Book Chat

with John Farrell



Jack Farrell knows biographies.

As John A. Farrell, he has explored the lives of Tip O’Neill (Tip O’Neill and the Democratic Century), Clarence Darrow (Clarence Darrow: Attorney for the Damned) and, most recently, Richard Nixon in Richard Nixon: The Life, recently released in paperback.

Farrell, who worked for the Boston Globe and Denver Post, among other news organizations, has guest lectured at Harvard University, the Massachusetts Institute of Technology and the United States Military Academy, among others.

He’ll be in Oxford March 21, taking part in “Writing Political History,” a panel that’s part of the 25th Oxford Conference for the Book.

In advance of that appearance, he talked about the books and writers that shaped him.

What writers influenced you growing up?

Robert Stone. Thomas Pynchon. Ernest Hemingway. F. Scott Fitzgerald. Agatha Christie. Franklin W. Dixon. Cornelius Ryan. Ward Just. Pete Hamill. Norman Mailer. Jimmy Breslin. J.R.R. Tolkien. Joseph Heller. Madeleine L’Engle. T.H. White. Albert Terhune. Sinclair Lewis. William Gibson.

Are there one or two books you reread from time to time?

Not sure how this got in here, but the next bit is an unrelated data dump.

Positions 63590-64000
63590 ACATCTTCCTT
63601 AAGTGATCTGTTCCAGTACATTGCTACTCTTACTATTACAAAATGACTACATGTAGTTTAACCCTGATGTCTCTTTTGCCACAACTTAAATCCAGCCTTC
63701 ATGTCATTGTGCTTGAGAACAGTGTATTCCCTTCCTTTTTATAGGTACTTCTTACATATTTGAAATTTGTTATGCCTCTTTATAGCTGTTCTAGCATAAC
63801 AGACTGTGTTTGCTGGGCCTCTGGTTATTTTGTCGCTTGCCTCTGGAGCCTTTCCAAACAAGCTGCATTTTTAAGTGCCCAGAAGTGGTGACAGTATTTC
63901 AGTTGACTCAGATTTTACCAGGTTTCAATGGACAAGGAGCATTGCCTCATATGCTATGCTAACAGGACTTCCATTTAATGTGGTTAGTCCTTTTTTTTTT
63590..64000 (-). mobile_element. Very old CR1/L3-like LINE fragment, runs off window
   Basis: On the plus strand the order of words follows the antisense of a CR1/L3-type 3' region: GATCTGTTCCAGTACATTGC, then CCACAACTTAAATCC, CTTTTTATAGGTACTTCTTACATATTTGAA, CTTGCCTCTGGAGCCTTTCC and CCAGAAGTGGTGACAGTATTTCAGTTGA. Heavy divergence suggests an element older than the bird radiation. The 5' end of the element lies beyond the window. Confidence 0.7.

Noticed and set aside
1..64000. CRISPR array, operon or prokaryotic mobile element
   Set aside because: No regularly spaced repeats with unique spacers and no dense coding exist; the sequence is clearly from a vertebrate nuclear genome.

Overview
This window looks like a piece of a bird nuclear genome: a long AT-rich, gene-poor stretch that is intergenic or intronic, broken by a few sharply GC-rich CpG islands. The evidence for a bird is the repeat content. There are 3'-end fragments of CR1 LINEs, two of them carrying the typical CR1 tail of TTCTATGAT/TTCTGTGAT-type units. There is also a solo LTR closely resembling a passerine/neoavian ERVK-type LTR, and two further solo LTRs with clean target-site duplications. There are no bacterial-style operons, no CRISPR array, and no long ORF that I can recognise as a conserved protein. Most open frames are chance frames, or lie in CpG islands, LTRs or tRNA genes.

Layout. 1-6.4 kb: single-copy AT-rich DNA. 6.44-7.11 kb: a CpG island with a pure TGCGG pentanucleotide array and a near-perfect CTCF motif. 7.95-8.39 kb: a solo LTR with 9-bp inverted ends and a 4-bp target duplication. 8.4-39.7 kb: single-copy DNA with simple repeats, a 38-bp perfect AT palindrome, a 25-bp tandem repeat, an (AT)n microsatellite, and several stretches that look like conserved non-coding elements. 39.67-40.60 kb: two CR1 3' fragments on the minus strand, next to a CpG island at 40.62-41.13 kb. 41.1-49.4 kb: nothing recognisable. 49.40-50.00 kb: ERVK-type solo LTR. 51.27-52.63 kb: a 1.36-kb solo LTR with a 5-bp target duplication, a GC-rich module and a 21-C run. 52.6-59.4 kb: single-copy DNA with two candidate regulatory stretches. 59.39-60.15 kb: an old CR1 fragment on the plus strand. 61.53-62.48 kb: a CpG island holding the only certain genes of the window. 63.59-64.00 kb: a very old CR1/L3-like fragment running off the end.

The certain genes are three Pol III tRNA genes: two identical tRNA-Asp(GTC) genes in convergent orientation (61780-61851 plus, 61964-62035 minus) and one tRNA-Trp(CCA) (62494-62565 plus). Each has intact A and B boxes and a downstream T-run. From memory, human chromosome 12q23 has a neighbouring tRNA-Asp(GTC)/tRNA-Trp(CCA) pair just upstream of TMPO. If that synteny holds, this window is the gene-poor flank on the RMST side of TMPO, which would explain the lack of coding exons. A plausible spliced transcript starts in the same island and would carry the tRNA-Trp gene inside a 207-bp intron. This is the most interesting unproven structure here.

All the King’s Men, by Robert Penn Warren, the greatest American political novel. And V., by Thomas Pynchon.

What biographies are the gold standard for you?

Son of the Morning Star: A life of Custer, by Evan Connell. David Levering Lewis on W. E. B. Du Bois. Robert Caro on Lyndon Johnson. Ron Chernow on Alexander Hamilton. David McCullough on Harry Truman. T. Harry Williams on Huey Long. Taylor Branch on Martin Luther King Jr. and the Civil Rights Movement. And Seabiscuit, by Laura Hillenbrand.

What are you reading now?

On my bedside table: The Late Show, by Michael Connelly. A Legacy of Spies, by John LeCarre. The First Tycoon, by T. J. Stiles. They Marched Into Sunlight, by David Maraniss. Cryptonomicon, by Neal Stephenson. The Day of Battle, by Rick Atkinson. Last Train to Memphis, by Peter Guralnick.

What’s next for you?

I am under contract with Penguin to write a biography of Sen. Edward M. Kennedy.


The Oxford Conference for the Book takes place March 21-23 at the University of Mississippi and other locations. Most events are free. For more information, go to